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English: On Social Investment

Hon Bill English

Minister of Finance



Speech to the Treasury Guest Lecture Series on Social Investment

Pipitea Marae, Wellington

September 17 2015

Good afternoon, and thank you for having me here today.

It is a pleasure to launch this Treasury Guest Lecture Series focused on social investment.

As some of you may know, I actually started my public sector career at Treasury as a graduate in 1987.

It’s good to see so many people from other government agencies, tertiary institutions, NGOs and the private sector in the room.

I’m here today to talk about social services, particularly for the most vulnerable New Zealanders.

There has been a lot of social change for the good in recent years.

For example, youth crime has dropped by 38 per cent since 2011. That means there have been 2,288 fewer court appearances by 14 to 16 year-olds in the last year.

There are now 42,000 fewer children living in a benefit dependent household than there were three years ago, and the number of sole parents on a benefit is the lowest I was a grad at Treasury.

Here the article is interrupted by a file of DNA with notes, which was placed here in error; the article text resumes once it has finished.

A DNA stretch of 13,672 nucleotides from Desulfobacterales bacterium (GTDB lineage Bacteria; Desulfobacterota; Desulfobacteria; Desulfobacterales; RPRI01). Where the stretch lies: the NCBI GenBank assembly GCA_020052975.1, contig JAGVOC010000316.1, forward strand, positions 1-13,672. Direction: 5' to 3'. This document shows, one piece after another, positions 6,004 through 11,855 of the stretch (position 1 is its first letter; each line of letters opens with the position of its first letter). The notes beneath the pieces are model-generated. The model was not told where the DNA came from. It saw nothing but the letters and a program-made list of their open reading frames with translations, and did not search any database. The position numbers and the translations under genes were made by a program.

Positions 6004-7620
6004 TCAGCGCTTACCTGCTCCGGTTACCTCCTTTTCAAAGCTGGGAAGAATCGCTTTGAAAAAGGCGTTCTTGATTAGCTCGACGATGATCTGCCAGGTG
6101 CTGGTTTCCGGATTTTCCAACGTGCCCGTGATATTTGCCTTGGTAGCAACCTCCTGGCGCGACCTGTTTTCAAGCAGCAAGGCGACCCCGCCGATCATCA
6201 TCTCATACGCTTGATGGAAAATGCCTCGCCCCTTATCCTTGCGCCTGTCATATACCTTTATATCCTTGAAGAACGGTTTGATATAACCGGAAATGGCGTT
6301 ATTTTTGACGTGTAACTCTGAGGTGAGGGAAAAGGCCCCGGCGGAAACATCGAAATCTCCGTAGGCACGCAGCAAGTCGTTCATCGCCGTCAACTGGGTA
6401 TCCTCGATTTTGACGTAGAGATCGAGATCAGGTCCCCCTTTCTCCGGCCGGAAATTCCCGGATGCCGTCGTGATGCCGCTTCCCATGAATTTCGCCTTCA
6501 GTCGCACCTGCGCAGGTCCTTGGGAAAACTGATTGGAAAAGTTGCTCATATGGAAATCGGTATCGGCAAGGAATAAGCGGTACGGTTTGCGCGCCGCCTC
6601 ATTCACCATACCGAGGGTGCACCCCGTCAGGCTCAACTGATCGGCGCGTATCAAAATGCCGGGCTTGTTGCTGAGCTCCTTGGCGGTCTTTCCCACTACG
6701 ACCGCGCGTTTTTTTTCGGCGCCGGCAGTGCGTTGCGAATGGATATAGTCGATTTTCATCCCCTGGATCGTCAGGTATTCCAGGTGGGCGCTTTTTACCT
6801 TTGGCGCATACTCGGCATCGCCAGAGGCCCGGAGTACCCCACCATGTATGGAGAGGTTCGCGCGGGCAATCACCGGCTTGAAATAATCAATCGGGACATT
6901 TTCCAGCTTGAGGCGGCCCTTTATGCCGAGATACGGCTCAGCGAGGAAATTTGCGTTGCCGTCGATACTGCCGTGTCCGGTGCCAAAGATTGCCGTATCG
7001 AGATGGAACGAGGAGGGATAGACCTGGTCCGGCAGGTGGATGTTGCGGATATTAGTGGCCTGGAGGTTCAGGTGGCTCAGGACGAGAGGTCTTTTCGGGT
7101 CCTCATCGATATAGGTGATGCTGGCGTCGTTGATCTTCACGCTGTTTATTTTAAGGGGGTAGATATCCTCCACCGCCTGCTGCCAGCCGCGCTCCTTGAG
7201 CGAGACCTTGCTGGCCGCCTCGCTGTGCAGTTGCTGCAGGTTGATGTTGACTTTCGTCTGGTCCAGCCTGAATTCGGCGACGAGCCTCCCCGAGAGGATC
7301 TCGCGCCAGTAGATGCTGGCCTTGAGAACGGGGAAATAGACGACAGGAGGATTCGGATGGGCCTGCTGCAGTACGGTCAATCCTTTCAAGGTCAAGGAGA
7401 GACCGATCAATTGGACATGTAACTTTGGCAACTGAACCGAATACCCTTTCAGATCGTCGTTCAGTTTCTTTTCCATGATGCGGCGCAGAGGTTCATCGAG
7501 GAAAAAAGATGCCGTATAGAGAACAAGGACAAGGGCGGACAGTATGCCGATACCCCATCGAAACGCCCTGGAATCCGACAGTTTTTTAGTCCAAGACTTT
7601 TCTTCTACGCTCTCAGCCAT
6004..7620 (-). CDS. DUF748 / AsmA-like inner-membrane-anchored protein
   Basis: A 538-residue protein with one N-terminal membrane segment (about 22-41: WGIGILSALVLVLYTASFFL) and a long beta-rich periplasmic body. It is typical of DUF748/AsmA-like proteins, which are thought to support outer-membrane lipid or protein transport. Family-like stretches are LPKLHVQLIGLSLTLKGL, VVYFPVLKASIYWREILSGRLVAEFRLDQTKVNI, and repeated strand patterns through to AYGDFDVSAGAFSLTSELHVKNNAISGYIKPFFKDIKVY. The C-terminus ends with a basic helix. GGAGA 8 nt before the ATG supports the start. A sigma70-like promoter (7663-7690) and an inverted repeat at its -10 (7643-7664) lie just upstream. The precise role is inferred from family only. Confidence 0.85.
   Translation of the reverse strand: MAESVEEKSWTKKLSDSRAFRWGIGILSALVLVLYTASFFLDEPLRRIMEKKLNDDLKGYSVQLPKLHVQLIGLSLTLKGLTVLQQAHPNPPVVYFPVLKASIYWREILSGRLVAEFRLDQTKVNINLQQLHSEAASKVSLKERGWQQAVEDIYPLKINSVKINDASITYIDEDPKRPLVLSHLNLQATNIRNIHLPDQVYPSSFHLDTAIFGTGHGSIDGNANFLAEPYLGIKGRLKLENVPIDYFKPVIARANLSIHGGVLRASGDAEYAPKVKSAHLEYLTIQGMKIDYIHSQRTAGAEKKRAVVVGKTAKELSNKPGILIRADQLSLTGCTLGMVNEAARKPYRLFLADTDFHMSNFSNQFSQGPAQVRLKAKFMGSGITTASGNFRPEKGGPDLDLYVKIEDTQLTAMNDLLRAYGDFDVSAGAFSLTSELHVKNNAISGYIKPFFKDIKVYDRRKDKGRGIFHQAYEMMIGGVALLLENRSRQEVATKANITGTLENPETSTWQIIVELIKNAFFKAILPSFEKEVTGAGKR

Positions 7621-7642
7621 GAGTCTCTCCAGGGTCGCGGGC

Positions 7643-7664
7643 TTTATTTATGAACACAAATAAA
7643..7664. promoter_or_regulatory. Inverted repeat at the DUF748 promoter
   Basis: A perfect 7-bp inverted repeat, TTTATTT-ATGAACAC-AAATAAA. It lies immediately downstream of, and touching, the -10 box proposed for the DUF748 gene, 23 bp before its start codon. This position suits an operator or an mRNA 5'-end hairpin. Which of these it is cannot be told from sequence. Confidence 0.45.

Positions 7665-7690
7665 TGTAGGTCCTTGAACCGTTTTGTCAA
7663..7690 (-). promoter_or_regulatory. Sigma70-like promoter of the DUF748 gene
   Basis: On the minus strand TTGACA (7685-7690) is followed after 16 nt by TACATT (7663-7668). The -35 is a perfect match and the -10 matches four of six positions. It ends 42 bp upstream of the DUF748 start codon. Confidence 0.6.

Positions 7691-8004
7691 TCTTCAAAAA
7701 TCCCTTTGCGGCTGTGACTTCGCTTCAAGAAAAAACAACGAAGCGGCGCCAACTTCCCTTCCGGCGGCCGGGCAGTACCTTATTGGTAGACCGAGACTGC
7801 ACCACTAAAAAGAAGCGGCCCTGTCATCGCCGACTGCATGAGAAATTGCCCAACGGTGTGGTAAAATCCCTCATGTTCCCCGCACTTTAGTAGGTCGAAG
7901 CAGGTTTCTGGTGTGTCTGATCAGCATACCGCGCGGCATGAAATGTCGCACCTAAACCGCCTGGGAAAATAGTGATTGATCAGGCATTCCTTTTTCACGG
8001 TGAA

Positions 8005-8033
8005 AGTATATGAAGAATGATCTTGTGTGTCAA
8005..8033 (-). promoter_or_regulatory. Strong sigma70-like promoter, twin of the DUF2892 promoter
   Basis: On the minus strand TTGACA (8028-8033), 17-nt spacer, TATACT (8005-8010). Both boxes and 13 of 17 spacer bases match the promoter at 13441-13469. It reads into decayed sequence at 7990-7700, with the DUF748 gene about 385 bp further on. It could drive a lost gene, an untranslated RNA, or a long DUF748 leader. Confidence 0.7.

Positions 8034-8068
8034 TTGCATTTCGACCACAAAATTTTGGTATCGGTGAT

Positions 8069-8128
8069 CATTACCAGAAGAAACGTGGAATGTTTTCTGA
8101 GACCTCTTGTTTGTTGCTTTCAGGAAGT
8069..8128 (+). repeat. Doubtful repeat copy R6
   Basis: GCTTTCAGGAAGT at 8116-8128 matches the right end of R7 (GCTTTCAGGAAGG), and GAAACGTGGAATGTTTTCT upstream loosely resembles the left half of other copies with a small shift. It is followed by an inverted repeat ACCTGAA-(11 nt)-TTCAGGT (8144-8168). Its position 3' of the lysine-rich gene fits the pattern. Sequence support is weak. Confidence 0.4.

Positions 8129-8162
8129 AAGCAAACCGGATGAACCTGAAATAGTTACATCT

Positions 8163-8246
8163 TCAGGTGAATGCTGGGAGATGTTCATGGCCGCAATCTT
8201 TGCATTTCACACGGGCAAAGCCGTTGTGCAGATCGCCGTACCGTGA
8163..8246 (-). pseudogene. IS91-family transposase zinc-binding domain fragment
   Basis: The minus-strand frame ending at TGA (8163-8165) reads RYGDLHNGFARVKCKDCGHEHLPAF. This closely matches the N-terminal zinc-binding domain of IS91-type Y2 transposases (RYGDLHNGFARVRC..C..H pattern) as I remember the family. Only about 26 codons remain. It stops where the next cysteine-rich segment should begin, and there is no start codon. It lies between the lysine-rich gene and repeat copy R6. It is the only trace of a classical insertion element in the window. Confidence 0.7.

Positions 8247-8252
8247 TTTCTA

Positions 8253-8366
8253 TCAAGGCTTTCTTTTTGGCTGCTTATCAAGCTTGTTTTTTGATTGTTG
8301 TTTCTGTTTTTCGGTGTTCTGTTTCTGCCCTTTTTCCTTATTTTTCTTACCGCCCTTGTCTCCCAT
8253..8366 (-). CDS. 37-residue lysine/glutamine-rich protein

And immunisation rates for Māori are now almost as high as the rest of the population.

This hasn’t been achieved by throwing lots of cash around.

In fact the Government’s books have recovered from large deficits to near balance today.

These results are a tribute to the hard work and persistence of public servants and NGO managers and frontline staff working together with communities.

And these changes matter because the lives of real New Zealanders have been made better.

But there is still a lot of improvement that can be made.

There are many people that we are already working with but not making enough of a difference to their futures.

Reoffending has dropped by around 10 percent in the last three years. But still almost 27 per cent of people who leave prison or start a community sentence will reoffend within a year.

That is almost 17,000 people each year.

And prison numbers are rising again after promising decreases.

We’ve seen an improvement in the number of 18 year olds who hold NCEA level 2. But around one in five of students do not reach this milestone. This increases to one in four and one in three for Pasifika and Māori students respectively.

We also know that around 6 per cent of children still spend their whole childhood in benefit-dependent households.

This matters because data shows that these children are at very high risk of not achieving at school, become dependent on a benefit themselves and spend time in prison.

In fact, there is a group of one per cent of five year olds, that’s about 600 children each year, for whom we can expect that: